artists & participants
With Les ruses de l'intelligence (The Stratagems of the Intellect), Parc Saint Léger is offering an exploration of the definitions, contexts and conventions of work. In an age when the power of finance continues to grow and the economy is to a large extent globalized, work itself seems increasingly abstract. In such a situation, what is its real or supposed value? Gathering its artists under the title of a book by Marcel Détienne and Jean-Pierre Vernant about the Greek notion of cunning, metis, this show does not try to offer a survey or vision of our socioeconomic context. Rather, taking its cue from this notion of metis, it highlights a practical form of intelligence, the know-how and stratagems that call into question the established order. In the world of work, this mental disposition finds one outlet in what is known in French as la perruque, literally the wig. Born in the industrial workplace, this practice consists in using the company's tools and resources to make an object for personal use. What this "wig making" takes from the factory is essentially time, more than materials. It uses it to do work that is creative, free and, above all, not for profit. This custom is allusively present throughout the show, not in references to industrial activity as such but as a possible meditation on forms of activity and production that combine invention and flexibility, freedom and adaptability. These considerations are particularly germane and resonate at a time when distinctions between work and private life, business and personal environment are becoming blurred. The situation leads naturally to the question of the place and value of artistic work in the general economy.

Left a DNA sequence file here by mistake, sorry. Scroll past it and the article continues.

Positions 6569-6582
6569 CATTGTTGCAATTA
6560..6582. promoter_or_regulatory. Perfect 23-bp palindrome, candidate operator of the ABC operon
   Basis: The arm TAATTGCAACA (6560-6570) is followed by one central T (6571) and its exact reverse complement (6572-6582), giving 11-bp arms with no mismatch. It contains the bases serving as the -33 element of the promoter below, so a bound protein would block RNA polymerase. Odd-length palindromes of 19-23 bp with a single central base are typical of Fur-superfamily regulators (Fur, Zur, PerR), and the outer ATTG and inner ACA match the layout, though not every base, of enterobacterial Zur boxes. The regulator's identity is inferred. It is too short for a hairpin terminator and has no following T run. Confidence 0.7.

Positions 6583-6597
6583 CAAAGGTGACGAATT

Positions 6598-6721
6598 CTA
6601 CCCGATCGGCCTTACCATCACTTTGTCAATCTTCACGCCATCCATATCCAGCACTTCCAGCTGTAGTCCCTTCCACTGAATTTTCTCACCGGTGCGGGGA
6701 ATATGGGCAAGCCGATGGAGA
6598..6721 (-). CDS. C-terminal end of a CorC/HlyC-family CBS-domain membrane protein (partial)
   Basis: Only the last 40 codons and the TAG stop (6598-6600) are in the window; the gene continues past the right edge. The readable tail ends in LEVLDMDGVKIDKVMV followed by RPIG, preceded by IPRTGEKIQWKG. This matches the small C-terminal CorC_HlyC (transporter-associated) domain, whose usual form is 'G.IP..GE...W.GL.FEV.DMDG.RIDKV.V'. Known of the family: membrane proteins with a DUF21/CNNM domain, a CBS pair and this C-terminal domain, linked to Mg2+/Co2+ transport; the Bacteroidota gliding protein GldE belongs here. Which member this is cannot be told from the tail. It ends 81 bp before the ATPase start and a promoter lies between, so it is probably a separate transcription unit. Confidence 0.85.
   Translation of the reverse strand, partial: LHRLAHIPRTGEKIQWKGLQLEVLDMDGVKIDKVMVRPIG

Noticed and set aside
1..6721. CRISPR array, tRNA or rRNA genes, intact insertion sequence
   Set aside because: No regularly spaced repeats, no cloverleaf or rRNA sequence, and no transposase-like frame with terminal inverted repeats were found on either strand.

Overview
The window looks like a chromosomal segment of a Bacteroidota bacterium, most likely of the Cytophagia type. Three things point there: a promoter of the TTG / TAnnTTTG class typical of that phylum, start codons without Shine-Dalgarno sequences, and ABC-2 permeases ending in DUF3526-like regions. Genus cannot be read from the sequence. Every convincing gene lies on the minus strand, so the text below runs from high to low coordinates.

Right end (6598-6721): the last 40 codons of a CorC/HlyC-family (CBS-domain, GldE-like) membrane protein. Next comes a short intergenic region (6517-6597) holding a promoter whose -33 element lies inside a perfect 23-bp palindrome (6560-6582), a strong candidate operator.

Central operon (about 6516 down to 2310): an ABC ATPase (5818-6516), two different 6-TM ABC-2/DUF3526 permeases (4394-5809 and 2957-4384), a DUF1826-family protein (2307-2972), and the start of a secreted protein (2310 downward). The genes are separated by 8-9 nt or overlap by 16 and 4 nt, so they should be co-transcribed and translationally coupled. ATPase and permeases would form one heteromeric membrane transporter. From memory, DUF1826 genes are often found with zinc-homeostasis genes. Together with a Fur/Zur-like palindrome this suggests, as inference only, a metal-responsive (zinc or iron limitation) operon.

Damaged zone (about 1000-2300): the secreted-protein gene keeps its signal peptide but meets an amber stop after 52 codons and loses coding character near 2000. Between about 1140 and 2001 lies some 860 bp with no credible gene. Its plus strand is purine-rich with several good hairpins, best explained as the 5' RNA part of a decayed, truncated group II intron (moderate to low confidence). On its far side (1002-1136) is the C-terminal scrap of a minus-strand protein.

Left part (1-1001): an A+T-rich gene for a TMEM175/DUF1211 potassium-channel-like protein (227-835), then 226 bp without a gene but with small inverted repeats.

All too often, artmaking is still perceived as an extra-economic and ideally desirable activity, especially when it is not done in exchange for remuneration of some kind. The positions taken here question the place and value of work in what we call the art world. They also allow us to question a structure that is undergoing profound changes, a time when work could be defined other than in terms of producer/consumer, in a way that induces a different relation between work time and leisure time.
Some of the pieces, such as those of Harun Farocki, Jean-Luc Moulène, Jeremy Deller and Alan Kane, engage indeed with the industrial context and suggest a world of labor that is not only changing significantly but perhaps disappearing. Others, like those of Superflex and Pratchaya Phinthong, respond to our globalized social and economic reality by capturing the human effects and consequences of the financial crisis. On the other hand, another set of works address the real or supposed value of work and, by extension, the place of artistic work. In his Lettres de non-motivation, for example, Julien Prévieux sets out his reasons for not wishing to work in the world of business. Gianni Motti shows himself as work-shy and a bit of a perruqueur. Artists like Allen Ruppersberg, Mladen Stilinovic and Patricio Gil Flood invite us to reconsider the relations between working time and free time, and suggest how we might reorganize the respective ways we fill them. Finally, Stefan Brüggemann, Eve Chabanon and Eva Barto consider in their different manners the importance of commitment in the artistic sphere, articulating a voice that questions our modes of production and reception.
This show will also provide an opportunity to discover some real perruque work in a talk by Robert Kosmann on the day of the opening. Kosmann, a former Renault employee, is a historian, as well as a proponent, of la perruque.
Curator: Catherine Pavlovic